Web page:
function FunctionsList:loadFunctionsToReturn(functionNames)
    for key,name in ipairs(functionNames) do
        table.insert(self.functions, self:functionForName(name))
    end
end
function FunctionsList:functionForName(name)
    --even though the table key looks like plain text, it will accept a string to access it
    if       name == "increaseHealth" then return {increaseHealth = increaseHealth}
      elseif name == "increaseStrength" then return {increaseStrength = increaseStrength}
      elseif name == "addTaunt" then return {addTaunt = addTaunt}
      elseif name == "addCharge" then return {addCharge = addCharge}
    end
end

--Here is the list of all functions
function increaseHealth(card, amount)
    card.health = card.health + amount
end
function increaseStrength(card, amount)
    card.strength = card.strength + amount
end
function addTaunt(card)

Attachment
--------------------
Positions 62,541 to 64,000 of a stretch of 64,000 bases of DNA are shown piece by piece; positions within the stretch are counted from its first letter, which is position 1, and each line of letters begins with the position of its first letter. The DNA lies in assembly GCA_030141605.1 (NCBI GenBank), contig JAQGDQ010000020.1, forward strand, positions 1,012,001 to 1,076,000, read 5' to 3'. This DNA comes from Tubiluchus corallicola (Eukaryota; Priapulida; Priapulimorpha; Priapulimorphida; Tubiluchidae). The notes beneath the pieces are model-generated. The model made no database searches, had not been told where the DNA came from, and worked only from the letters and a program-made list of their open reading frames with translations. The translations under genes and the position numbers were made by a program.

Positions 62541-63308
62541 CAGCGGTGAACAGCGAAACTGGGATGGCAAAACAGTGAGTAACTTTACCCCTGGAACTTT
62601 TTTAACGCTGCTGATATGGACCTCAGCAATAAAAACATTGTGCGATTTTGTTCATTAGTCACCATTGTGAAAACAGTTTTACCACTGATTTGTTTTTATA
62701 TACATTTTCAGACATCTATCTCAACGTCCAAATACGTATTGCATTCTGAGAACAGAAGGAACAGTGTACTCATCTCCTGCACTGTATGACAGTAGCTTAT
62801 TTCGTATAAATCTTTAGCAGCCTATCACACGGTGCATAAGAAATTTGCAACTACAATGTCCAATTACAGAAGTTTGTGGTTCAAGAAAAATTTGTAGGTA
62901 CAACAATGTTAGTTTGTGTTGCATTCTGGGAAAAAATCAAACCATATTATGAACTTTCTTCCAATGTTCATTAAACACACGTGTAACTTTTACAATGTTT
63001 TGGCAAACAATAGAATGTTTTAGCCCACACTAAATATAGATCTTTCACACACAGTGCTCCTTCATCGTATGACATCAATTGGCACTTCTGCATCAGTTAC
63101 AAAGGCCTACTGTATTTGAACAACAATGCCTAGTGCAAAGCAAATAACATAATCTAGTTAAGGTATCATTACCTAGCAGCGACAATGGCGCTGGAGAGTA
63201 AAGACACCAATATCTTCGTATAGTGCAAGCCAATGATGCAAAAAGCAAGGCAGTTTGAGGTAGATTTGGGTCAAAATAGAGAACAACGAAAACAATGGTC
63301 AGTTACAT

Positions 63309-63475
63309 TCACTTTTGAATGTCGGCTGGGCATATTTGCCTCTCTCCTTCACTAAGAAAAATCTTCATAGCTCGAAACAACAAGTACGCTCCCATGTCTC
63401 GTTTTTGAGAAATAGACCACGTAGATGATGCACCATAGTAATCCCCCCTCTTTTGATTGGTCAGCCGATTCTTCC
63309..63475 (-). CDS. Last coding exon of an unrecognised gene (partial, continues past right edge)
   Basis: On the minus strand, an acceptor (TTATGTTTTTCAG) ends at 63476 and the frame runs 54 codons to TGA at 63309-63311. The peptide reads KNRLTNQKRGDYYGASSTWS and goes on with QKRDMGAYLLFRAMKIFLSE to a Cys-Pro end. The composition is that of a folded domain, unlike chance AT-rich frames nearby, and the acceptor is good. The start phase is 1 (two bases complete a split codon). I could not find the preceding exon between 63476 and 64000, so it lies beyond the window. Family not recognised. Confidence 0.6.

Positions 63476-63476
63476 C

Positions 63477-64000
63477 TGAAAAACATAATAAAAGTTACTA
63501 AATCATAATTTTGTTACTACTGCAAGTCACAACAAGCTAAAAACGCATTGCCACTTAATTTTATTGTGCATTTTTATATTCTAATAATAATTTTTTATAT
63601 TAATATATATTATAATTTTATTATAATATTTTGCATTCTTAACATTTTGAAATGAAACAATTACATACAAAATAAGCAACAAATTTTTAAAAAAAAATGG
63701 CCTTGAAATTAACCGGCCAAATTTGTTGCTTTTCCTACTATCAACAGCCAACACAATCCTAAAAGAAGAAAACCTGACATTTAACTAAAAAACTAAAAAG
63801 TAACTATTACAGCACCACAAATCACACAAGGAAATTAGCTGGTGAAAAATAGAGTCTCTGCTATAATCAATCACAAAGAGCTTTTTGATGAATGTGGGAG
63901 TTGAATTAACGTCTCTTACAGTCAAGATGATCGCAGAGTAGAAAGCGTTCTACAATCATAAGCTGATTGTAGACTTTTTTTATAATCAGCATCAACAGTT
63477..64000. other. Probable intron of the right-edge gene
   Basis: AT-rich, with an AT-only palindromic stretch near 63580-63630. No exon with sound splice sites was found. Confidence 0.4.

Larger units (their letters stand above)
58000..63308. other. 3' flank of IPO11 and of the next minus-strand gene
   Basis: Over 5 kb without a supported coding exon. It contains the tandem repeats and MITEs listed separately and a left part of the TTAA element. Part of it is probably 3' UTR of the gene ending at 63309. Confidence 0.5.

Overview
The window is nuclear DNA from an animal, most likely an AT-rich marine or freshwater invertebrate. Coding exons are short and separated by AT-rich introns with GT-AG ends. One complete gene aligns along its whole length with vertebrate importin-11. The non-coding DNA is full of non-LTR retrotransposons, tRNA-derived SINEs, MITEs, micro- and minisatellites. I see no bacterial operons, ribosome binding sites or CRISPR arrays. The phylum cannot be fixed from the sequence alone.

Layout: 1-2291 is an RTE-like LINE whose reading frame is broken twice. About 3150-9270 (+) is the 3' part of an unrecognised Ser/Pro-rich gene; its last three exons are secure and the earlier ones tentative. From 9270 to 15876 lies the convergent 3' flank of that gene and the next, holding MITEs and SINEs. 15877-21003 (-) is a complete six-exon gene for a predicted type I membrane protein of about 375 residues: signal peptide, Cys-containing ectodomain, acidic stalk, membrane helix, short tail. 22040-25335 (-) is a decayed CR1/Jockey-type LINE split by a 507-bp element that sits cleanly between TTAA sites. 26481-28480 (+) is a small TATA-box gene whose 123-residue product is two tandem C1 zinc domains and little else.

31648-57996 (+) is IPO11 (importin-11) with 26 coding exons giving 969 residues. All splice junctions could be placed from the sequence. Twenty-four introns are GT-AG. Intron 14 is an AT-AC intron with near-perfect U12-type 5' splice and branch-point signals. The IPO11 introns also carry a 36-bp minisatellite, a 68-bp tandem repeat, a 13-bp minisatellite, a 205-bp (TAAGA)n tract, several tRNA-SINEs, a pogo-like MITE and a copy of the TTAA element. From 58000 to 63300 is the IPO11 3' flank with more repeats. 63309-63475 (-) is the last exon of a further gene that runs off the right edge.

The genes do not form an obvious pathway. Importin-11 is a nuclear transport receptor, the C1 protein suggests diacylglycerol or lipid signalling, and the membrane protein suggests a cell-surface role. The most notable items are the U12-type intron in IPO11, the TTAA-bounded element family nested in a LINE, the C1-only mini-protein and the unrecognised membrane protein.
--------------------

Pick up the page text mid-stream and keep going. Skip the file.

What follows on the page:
table.insert(card.statusList, "Taunt")
end
function addCharge(card)
    table.insert(card.statusList, "Charge")
end

return FunctionsList

From here in order to add new gameplay to the game, a card ID entry must be created in CardFunctionsList.lua that returns a table of strings. Then entries must be made for those strings in the else-if in FunctionsList.lua, and the actual functions added to that script.

One goal is for a person with possibly very little coding knowledge to be able to create new cards for the game by editing the scripts directly, so that is something that should be considered as far as the structure and readability of the code.

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  • \$\begingroup\$ You can use tables instead of most of your elseif chains. I also think you're going a bit too heavy with the OOP -- it's not always needed, and can clutter your code/make things more complex. I can create some examples for you if you'd like. You should also be careful with globals in FunctionsList.lua. \$\endgroup\$ – Advert Aug 26 '14 at 17:37
  • \$\begingroup\$ You should definitely post the table version of the elseif chains as an answer! When you mean globals in FunctionsList.lua, do you mean it should be local card.strength = card.strength + amount? \$\endgroup\$ – bazola Aug 26 '14 at 17:40